The Social Network…

In keeping with my status as a habitual late adopter on most everything in life, including the last adult to see most of the trendy movies, The Social Network finally made it to my 42″ LCD screen.  It earned two thumbs up from us.

Far be it for me, though, to cast the first stone toward the film’s main, but questionable, guy.  Yet I would hope by this time both Ellen and Reid would have a clue as to how their mother and I would want them to go about their lives in terms of how they treat other people along with a sense of fairness and  right-and-wrong social balance.  It was never, however, a matter of do-as-I-say, not-as-I-do.  They would have turned out far differently if they had patterned themselves on that credo.


January 31, 2011

Ellen/Reid: My vote on the Oscars won’t be worth a hoot, but The King’s Speech and True Grit get my two thumbs up.  Of course, those are the only two films I’ve seen as of late so my vote is a little short on all the facts.

I’m still in a state of shock about Jane Hemminger’s book about our September golf trip to Coeur d’Alene.  It is absolutely fabulous.  A short run printing disguised as a hard cover coffee table book.  This really is my first exposure to on-demand printing on this small scale and it just floored me.  It was that good.  I am just so awestruck of Jane and her force of will when it comes to sheer creativity.  She ought to be in this business.  She wrote a cookbook a few years back, it was sort of a nutrition guide for young athletes (I think), so she knows here way around the genre.  If I can ever crank up my tome about you two, I can think of no one better suited as an advisor (Bob F. would be on that short list, too).

I guess you wouldn’t be in the South if the specter of race didn’t rear its head now and again.  A couple of weeks ago when our most recent “snow storm” occurred, the few inches of snow closed the schools for a few days.  The superintendent and the board, along with a committee that had spent months talking about how to schedule make up days, thought that Monday, January 17 – Martin Luther King day – would be a good substitute since there were no other holidays in the foreseeable future and weekends weren’t so hot.  But the backlash was incredible from the black community.  The NAACP leader called Charlotte a “racist bastion” plus other harsh words.  How dare the school board disrespect (disrespect is not a real word, I don’t think) the black community but scheduling – heaven forbid – education on that holiday?  I didn’t get it then, and I don’t get it now.  If Dr. King were alive, I suspect he would think that might be the best way to honor him: keep kids in class to give them an education.  But people went bonkers.  Absenteeism for the day topped 28,000.  Ellen, I know you wrestle with getting parents involved in the classroom, but wouldn’t children have been better served if these parents would have volunteered to help in classes to educate kids about honoring Dr. King?  I just don’t get it.  It’s basically a lot of B.S. since so many people across the race spectrum at least have a sense of civility and respect for Dr. King’s cause, and now it’s out the window.  The race card should’ve been put back in the deck.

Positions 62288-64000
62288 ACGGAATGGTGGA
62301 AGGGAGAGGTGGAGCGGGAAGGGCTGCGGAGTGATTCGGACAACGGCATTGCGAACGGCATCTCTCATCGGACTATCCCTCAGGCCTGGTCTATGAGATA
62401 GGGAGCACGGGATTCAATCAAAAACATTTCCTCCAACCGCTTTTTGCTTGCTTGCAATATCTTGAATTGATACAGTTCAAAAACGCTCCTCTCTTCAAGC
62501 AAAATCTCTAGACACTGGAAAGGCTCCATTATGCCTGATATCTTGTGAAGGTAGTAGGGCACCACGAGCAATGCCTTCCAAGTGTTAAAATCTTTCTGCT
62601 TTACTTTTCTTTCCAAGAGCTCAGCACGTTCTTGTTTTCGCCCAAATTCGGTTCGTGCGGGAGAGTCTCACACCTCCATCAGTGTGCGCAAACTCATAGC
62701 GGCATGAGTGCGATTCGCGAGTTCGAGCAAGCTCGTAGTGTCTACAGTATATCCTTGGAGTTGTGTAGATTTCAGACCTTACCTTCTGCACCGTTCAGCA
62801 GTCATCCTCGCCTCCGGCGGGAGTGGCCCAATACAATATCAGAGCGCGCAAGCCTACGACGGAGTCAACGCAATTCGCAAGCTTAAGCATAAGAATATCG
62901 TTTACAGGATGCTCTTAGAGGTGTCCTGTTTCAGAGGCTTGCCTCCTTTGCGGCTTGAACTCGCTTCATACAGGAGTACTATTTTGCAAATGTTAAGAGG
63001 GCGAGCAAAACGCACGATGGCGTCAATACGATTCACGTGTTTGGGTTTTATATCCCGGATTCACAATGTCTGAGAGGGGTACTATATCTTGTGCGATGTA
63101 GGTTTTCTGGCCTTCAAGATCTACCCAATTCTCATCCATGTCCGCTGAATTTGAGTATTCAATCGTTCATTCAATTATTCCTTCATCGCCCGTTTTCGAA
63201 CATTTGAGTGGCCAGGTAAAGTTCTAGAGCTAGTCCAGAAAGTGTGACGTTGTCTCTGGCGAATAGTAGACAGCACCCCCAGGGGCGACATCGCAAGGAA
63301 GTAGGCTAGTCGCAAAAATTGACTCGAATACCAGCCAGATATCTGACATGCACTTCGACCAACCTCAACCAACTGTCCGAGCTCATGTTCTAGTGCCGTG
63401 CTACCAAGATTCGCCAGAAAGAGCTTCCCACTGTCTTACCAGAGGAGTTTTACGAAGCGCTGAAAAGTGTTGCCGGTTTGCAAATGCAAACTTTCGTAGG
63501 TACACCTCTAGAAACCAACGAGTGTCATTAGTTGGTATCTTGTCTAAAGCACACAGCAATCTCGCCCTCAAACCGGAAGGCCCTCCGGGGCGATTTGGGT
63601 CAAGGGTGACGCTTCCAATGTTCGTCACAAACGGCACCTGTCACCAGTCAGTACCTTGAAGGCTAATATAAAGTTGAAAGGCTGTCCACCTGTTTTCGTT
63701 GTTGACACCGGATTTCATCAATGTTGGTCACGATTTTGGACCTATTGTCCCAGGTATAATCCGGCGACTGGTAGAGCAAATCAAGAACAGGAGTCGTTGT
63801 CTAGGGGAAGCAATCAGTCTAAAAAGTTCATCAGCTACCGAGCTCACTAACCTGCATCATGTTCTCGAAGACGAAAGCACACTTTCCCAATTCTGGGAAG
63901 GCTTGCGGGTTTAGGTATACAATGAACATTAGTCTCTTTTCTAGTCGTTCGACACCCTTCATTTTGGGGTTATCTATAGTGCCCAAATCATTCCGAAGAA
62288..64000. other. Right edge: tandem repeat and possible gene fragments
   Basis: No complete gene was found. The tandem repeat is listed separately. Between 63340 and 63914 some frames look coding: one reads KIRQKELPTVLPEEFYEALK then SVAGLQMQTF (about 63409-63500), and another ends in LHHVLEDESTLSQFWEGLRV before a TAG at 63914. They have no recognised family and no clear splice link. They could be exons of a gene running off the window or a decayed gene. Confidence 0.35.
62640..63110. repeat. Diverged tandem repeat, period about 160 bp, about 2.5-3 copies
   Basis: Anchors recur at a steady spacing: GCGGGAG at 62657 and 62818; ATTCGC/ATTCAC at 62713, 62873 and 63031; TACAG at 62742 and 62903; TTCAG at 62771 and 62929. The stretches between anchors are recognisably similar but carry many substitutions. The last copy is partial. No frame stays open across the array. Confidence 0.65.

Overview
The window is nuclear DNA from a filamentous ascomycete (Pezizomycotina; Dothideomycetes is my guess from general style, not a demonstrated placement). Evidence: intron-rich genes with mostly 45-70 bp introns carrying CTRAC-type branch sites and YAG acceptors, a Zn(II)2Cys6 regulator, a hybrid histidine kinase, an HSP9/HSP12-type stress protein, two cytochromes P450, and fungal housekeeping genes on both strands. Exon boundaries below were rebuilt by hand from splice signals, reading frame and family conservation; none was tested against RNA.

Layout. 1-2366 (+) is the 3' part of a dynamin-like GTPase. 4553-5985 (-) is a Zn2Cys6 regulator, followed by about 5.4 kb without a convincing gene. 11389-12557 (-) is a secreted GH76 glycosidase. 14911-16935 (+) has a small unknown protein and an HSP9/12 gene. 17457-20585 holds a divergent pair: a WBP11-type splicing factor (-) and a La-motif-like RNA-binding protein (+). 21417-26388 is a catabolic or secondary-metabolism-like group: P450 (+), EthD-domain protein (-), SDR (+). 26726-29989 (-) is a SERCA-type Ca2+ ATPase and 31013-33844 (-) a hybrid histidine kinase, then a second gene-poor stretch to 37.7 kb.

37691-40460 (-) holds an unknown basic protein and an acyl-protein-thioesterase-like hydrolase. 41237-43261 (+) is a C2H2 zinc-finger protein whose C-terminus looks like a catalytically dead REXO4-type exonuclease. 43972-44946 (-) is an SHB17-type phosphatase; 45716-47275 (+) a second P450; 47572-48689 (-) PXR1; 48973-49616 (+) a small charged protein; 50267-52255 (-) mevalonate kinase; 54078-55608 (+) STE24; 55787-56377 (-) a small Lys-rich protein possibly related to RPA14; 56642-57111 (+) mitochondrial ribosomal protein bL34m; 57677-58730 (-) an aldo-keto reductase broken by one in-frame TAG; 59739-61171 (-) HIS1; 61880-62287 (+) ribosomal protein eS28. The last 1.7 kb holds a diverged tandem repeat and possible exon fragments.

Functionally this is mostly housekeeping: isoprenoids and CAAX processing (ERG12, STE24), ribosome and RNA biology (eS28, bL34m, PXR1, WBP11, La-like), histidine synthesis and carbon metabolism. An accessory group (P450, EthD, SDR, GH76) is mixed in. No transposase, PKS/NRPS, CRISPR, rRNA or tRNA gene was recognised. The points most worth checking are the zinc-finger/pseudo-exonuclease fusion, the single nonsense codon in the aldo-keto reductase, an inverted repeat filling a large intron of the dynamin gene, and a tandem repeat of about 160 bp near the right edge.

So in the February issue of my church newsletter, I convinced my pastor, John, to have a couple of our members write about their take on the controversy, from a Christian perspective of course.  We have a pretty diverse little church congregation: black/white, gay/straight, homeless/well-to-do.  I’ll be interested in seeing what my two volunteer writers come up with.  It’s going to be a good issue.  You can see the back issues online at  The newsletter is a lot of fun for me, creatively speaking, and is a measure of atonement for sins past, present and future.

Betsy just pinged me that she got a new job at the bank, with more bucks, no less.  She is really good at what she does and knows the people and knows how to get things done.  She is the poster child for going about it the right way.  If only I were in such demand.  Some day.

I wish there were a better update on your grandmother.  It appears to be a matter of time now, although I hope to be wrong on that score.  Not much is going right for her but she’s a pretty strong woman and perhaps she can bounce back one step at a time.  I’ll keep you up to speed.  But in the spirit of Betsy doing the right things, time for me to get back at it and do the right things, too.  Be good, and hope to see you both sooner than later.


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